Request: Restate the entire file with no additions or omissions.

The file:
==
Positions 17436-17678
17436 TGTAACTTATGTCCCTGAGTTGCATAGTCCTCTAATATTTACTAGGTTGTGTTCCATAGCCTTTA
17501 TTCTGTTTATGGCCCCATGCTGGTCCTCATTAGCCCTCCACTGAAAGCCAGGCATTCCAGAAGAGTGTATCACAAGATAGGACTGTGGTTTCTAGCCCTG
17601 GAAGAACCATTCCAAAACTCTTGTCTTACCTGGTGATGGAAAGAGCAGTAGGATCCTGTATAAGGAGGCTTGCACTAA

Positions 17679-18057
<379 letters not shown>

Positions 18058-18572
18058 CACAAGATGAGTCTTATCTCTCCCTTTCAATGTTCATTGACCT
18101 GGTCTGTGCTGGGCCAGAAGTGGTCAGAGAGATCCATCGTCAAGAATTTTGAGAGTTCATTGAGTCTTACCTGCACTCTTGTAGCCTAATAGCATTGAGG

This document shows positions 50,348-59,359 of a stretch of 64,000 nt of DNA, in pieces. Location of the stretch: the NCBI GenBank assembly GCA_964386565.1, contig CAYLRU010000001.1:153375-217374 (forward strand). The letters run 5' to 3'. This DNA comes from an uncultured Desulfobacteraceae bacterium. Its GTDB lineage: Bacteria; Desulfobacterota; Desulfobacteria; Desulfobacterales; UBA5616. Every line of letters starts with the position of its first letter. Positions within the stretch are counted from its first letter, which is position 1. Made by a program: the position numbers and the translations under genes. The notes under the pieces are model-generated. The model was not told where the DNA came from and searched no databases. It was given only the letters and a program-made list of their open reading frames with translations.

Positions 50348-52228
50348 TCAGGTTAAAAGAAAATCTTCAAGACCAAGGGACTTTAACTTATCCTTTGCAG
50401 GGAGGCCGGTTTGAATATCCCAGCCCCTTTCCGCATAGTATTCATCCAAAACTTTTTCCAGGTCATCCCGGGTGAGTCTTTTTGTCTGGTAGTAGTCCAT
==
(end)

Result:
Positions 17436-17678
17436 TGTAACTTATGTCCCTGAGTTGCATAGTCCTCTAATATTTACTAGGTTGTGTTCCATAGCCTTTA
17501 TTCTGTTTATGGCCCCATGCTGGTCCTCATTAGCCCTCCACTGAAAGCCAGGCATTCCAGAAGAGTGTATCACAAGATAGGACTGTGGTTTCTAGCCCTG
17601 GAAGAACCATTCCAAAACTCTTGTCTTACCTGGTGATGGAAAGAGCAGTAGGATCCTGTATAAGGAGGCTTGCACTAA

Positions 17679-18057
<379 letters not shown>

Positions 18058-18572
18058 CACAAGATGAGTCTTATCTCTCCCTTTCAATGTTCATTGACCT
18101 GGTCTGTGCTGGGCCAGAAGTGGTCAGAGAGATCCATCGTCAAGAATTTTGAGAGTTCATTGAGTCTTACCTGCACTCTTGTAGCCTAATAGCATTGAGG

This document shows positions 50,348-59,359 of a stretch of 64,000 nt of DNA, in pieces. Location of the stretch: the NCBI GenBank assembly GCA_964386565.1, contig CAYLRU010000001.1:153375-217374 (forward strand). The letters run 5' to 3'. This DNA comes from an uncultured Desulfobacteraceae bacterium. Its GTDB lineage: Bacteria; Desulfobacterota; Desulfobacteria; Desulfobacterales; UBA5616. Every line of letters starts with the position of its first letter. Positions within the stretch are counted from its first letter, which is position 1. Made by a program: the position numbers and the translations under genes. The notes under the pieces are model-generated. The model was not told where the DNA came from and searched no databases. It was given only the letters and a program-made list of their open reading frames with translations.

Positions 50348-52228
50348 TCAGGTTAAAAGAAAATCTTCAAGACCAAGGGACTTTAACTTATCCTTTGCAG
50401 GGAGGCCGGTTTGAATATCCCAGCCCCTTTCCGCATAGTATTCATCCAAAACTTTTTCCAGGTCATCCCGGGTGAGTCTTTTTGTCTGGTAGTAGTCCAT